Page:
Sex seems to be all the rage with festival and film museum programmers this year. Why, only a few months ago I was asked to introduce In the Realm of the Senses (a neat segue from the Oshima posting) at the new London Student Film festival as part of a sex-themed program that also included Shortbus and Pasolini’s Salo, or the 120 Days of Sodom, and I pride myself in having been active in bringing Japanese eroticism to a number of otherwise more highbrow cultural institutions.
Those of a certain age probably can’t remember a time when porn wasn’t just a couple of mouse clicks away on the internet, and judging by the unhealthy obsession with all things pornographic of Channel Four’s documentary commissioning editors, it seems like there’s quite a few over-forties who missed the joy-boat first time round too. Truth is, if we’re talking in terms of the big-screen celluloid sex flicks that were a regular fixture in most cities’ dark undergirths during the 60s and 70s, most critics prudishly averted their eyes, although I do remember a former Monthly Film Bulletin writer regaling me with tales of woe about spending much of the 1970s frequenting all sorts of unseemly venues as part his job description, compiling full cast and credit lists of every single re-dubbed, re-titled, re-edited and heavily censored (this was Britain, after all…) softcore cheesefest from the continent.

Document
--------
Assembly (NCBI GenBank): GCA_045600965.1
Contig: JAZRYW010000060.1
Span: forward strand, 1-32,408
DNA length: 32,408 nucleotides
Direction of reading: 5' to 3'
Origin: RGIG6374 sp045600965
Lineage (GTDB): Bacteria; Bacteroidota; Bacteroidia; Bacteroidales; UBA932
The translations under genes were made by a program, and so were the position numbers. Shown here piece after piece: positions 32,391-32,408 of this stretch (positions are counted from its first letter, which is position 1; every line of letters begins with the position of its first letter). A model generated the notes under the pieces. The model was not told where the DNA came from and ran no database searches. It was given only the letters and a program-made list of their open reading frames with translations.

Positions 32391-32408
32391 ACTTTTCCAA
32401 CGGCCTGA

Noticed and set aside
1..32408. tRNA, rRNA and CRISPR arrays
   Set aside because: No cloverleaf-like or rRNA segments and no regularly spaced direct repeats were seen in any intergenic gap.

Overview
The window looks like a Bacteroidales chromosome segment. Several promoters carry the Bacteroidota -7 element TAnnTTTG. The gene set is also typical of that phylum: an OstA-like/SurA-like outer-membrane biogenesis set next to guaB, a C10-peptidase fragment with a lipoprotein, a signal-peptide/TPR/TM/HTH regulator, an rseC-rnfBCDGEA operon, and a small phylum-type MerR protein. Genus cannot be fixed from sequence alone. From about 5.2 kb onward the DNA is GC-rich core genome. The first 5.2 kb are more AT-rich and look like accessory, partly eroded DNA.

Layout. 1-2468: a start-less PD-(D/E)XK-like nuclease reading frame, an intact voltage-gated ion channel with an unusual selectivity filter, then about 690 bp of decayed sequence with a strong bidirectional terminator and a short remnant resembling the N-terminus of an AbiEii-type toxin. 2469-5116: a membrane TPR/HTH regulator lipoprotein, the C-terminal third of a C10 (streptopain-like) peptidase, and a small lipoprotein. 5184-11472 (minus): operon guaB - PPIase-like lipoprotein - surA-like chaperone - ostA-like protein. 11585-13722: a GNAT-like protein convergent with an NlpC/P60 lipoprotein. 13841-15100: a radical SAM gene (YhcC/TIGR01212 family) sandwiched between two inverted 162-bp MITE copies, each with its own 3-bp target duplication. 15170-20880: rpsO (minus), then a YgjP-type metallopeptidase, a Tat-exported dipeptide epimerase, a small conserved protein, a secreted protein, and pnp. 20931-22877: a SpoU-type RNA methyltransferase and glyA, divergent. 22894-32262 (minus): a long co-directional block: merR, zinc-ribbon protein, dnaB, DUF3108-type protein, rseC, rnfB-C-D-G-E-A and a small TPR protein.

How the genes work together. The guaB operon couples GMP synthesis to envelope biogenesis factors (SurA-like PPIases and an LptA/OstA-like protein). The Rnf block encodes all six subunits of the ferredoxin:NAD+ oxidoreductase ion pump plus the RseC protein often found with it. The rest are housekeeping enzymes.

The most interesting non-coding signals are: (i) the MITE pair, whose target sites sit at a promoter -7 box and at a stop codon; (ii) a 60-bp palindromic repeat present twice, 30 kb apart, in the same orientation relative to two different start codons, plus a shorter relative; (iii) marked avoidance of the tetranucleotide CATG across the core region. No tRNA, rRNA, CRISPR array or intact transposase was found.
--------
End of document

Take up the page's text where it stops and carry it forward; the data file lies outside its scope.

Well, you’ll get no such snootery from me. As far as I’m concerned, if a film was released into cinemas, it’s part of cinema history, which is why I’m somewhat overjoyed the the BFI have taken the plunge into the unknown with their September season entitled, quite simply, Sexploitation, curated by someone who goes under the porn name of Julian Marsh III. Among the many rarities included are a number of Radley Metzger classics (Therese and Isabelle, Camille 2000 and Score), a Herschell Gordon Lewis/David Friedman double bill of Boin-n-g! and Scum of the Earth! from the days when such titles came with an obligatory exclamation mark appended, and a handful of goodies from Russ Meyer.
The BFI brochure were keen to point out the faded, scratchy quality of some of the prints being shown but, as any aficionado will tell you, that’s all part and parcel of the pleasure. More exciting is that one of the three directors the season centres upon, the legendary Joseph W Sarno, will be in town on October 1st to talk about his time in the industry, and the whole programme is going to be put into context with a screening of Schlock! The Secret History of American Movies, a documentary about this heyday of cinematic sleaze directed by Ray Greene, who will also be in attendance to answer any questions you might have, if you’re not too embarrassed to put your hand up.
You’ll find more details on the BFI website, right here.